BOTTOM LINE: More Absurd Than ‘Gandii’
Rating: 3 /10
Skin N Swear: Several Instances of on-Screen Intimacy and Strong Language
|Platform: Zee5, ALT Balaji||Genre: Crime, Drama, Thriller|
What Is the Story About?
The first episode is about a woman Sarika, whose urban lifestyle and clothing is the talk of the town in a conservative village, which happens to be her husband Diwakar’s hometown. Sarika gradually develops a good rapport with a newly-married village girl Malti – something the latter’s husband Paras disapproves of. Sarika and Malti’s discussions revolve around a mysterious box ‘jadoo’ which could liven up their sex lives. However, the sudden death of Sarika changes the scenario completely.
The second episode showcases the struggle of a man Parimal, an insurance agent who’s low on confidence, bothered by his impotence and his inability to please his wife Mohini on the bed. Mohini regularly shares her concerns with her best buddy Ruby. Ruby offers advice to spice up Mohini and Parimal’s life. The couple has a dark side to their marriage that the world wouldn’t want to know.
One must be too naïve to expect great acting in a show that has become a brand ambassador for voyeurism among AltBalaji’s shows. Even if you keep your expectations about the acting standards abysmally low, like the writer of this review, you’re bound to be disappointed.
In the first episode, Mahima Gupta plays the seductress Sarika who’s desperate to liven up her sex-life and is in the bad books of the villagers for her supposedly skimpy costumes. She oversells her part beyond necessity. Keval Dasani as her suspicious husband fares marginally better. The other men Mohit Sharma and Deepak Gupta play conservative, sex-starved husbands who are roped in to do everything but act. Alisha Khan does nothing more than offering a few suspicious glances at the cops.
The acting in the second episode betters the first by a fair stretch – Kunwar Vikram Singh isn’t too bad playing a timid husband who has an evil side to his personality. An interesting twist adds some freshness to Anjali Mukherjee’s portrayal of Mohini. Playing the male cops, it’s as if Anand Sharma and Guru Haryanvi are here to deliver a masterclass on over-acting and hamming like there’s no tomorrow. Tripti Bajoria does a tacky job of her part a boss to the protagonist while Zoya Khan and Utkarsh Arora don’t have much to do.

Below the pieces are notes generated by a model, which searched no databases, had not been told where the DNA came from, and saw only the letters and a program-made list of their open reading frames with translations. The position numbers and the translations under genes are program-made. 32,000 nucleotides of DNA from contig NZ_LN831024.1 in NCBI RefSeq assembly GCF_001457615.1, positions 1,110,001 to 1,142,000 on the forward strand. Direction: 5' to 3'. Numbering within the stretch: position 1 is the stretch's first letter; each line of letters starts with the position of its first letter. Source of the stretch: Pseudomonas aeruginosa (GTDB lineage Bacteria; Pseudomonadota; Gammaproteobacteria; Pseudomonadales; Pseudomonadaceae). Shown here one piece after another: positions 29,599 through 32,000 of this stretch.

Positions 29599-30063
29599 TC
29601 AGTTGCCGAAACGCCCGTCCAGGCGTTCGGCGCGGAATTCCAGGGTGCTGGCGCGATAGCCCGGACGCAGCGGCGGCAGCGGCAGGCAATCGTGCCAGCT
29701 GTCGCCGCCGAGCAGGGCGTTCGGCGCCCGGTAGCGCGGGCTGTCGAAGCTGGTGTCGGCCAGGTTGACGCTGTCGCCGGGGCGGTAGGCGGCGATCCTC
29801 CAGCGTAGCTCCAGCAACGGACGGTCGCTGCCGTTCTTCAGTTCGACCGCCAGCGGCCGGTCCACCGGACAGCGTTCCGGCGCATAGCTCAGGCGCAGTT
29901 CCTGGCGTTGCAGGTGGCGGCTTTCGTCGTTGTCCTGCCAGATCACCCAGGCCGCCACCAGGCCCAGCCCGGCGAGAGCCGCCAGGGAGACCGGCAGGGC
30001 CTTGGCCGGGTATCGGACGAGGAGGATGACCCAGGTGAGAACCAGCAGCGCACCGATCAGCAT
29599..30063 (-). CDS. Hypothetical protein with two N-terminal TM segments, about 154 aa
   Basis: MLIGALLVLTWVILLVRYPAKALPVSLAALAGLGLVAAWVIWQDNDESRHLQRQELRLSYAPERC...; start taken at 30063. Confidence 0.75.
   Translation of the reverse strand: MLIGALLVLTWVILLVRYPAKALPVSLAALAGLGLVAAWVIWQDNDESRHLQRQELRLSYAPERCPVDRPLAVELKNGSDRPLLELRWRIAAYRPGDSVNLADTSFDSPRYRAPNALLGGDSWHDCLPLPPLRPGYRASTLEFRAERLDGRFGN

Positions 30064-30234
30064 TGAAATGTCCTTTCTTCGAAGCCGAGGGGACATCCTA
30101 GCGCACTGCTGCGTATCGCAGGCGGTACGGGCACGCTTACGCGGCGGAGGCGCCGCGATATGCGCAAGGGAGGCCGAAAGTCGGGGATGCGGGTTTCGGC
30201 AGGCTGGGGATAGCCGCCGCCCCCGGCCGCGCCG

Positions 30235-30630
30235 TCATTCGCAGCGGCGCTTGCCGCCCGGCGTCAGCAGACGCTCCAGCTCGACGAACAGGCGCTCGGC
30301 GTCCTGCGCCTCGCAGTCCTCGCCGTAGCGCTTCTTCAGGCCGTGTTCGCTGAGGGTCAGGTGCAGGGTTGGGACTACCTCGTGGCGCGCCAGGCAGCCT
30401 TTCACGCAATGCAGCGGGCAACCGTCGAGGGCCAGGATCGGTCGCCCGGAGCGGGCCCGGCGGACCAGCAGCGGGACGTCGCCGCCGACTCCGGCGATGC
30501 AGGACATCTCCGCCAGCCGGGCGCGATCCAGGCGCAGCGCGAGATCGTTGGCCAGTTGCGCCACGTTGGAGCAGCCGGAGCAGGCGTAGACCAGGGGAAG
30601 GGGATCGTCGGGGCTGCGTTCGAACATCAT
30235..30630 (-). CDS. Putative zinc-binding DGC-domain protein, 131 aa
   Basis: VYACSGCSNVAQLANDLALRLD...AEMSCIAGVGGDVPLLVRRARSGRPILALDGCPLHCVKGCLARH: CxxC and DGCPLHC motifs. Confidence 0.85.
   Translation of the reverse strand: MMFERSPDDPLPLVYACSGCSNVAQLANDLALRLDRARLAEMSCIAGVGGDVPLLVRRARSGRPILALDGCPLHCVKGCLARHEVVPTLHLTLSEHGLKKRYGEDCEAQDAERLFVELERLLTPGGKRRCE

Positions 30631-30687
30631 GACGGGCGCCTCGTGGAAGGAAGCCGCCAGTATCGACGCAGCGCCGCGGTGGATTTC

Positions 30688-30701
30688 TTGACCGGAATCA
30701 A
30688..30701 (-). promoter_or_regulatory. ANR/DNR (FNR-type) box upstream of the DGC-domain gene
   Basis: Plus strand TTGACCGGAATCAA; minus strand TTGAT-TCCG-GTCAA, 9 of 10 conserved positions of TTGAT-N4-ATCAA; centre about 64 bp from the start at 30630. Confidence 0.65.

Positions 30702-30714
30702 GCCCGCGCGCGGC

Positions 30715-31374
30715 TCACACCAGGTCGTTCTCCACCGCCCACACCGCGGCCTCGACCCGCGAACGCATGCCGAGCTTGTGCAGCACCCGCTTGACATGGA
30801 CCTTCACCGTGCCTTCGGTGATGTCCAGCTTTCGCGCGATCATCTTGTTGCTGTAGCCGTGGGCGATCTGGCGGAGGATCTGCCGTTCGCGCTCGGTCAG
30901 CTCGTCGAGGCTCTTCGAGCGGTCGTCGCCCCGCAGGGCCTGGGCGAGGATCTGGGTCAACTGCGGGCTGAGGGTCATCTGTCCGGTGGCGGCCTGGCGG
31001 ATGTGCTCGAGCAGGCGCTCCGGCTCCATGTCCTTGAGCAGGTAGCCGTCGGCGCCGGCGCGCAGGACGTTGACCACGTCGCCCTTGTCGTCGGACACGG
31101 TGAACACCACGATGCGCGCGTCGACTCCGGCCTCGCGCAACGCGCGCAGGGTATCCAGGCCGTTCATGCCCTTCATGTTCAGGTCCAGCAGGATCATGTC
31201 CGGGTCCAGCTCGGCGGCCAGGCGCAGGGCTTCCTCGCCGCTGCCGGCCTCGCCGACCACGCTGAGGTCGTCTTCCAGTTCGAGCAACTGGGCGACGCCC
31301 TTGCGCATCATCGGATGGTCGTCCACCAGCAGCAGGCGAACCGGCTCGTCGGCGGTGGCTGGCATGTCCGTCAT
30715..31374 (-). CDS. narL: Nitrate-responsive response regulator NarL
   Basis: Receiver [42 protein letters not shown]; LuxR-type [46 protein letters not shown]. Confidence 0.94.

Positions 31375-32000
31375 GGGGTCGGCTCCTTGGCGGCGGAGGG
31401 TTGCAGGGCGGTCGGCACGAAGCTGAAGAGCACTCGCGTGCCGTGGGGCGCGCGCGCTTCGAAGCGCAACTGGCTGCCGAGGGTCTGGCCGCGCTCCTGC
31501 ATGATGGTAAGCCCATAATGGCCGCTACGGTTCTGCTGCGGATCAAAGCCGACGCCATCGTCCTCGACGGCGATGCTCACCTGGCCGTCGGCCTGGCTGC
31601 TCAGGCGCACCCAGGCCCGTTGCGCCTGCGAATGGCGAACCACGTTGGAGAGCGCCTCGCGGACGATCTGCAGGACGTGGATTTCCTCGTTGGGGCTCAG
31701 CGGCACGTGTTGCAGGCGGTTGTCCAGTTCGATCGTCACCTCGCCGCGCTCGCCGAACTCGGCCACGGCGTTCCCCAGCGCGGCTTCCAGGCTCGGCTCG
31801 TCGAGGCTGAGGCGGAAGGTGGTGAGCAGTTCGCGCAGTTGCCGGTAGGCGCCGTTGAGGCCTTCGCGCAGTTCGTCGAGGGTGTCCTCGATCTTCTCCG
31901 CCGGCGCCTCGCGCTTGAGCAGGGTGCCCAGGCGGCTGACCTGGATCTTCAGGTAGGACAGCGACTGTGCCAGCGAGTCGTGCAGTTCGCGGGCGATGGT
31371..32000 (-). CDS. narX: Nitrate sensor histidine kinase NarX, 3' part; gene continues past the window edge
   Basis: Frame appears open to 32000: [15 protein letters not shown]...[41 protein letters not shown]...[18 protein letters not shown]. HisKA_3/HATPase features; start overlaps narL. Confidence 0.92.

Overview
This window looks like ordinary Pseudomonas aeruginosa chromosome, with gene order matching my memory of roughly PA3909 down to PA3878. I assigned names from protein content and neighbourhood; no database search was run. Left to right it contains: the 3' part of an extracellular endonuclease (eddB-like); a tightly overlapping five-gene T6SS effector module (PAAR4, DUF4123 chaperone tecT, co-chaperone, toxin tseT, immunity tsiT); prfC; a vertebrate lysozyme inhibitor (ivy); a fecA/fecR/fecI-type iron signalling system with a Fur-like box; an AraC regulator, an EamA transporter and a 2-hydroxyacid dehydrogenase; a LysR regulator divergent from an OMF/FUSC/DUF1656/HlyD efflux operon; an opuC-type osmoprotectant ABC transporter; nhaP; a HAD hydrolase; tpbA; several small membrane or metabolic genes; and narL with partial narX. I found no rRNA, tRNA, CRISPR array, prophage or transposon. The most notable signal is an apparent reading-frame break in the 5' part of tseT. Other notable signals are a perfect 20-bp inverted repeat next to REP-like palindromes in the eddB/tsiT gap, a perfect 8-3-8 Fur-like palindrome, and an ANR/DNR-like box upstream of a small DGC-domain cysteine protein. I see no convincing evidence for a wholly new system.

The special episodes released for the sixth season of Gandii Baat are so outrageous that you may very likely call the earlier seasons a work of an artist. Both the episodes in this instalment are loosely inspired by a subplot from Netflix’s Lust Stories and the Ayushman Khurana-Bhumi Pednekar starrer Shubh Mangal Saavdhaan.
The first of the two episodes is painfully silly – imagine the atrociousness of the plot when there’s murder because of a vibrator used by a city-bred woman? The villagers even call the vibrator ‘jadoo’ and the episode unfurls like a whodunit mystery. And a women’s inner-clothing is preserved in a fridge before she makes love with her husband. There’s an unnecessary spooky angle to the story and a hint of a lesbian romance too. The atmosphere of the show is extremely regressive, the filmmaking and the acting even worse. This is creepy and anything but a realistic portrayal of sex lives in the hinterlands of North India.
Thankfully, the second episode has a head and a tail to its plot. There’s a sensitive side to the story about how society’s indifferent response to erectile dysfunction affects the morale and self-confidence of a man. The cautionary tale besides addressing the issue revolves around a couple who go a little too far to liven up their sex lives. The story weirdly asks the viewers/couples to be wary about their sexual fantasies, but the screenplay is packaged well. The storytelling is raunchy and even preposterous at times, though there’s some purpose to it.
Gandii Baat Season 6 despite being a mixed ride is the weakest among all of its seasons – the writing is lazy, the third-grade execution doesn’t serve the purpose either. AltBalaji is perennially stuck in the television-soap space with its treatment, that too in an adult show where bold storytelling is all about skin show and lovemaking.
Music and Other Departments?
Aashish Rego’s background score is no masterpiece but the composer can only do so much when the intent of the show is uni-dimensional. The objectification in Gandii Baat often makes it look like a poor man’s alternative for porn – the lens through which the cinematographer Amit Singh visualises the content is disgusting, to say the least. Writers Ranveer Pratap Singh and Sancheeta Bose come up with extremely strange stories that creep you out. The characters are poorly written and there’s no conviction in the storytelling.
Weirdly/unintentionally entertaining at times
Too absurd a plot
Did I Enjoy It?
Not so much
Will You Recommend It?
Gandii Baat Season 6 Review by Binged Bureau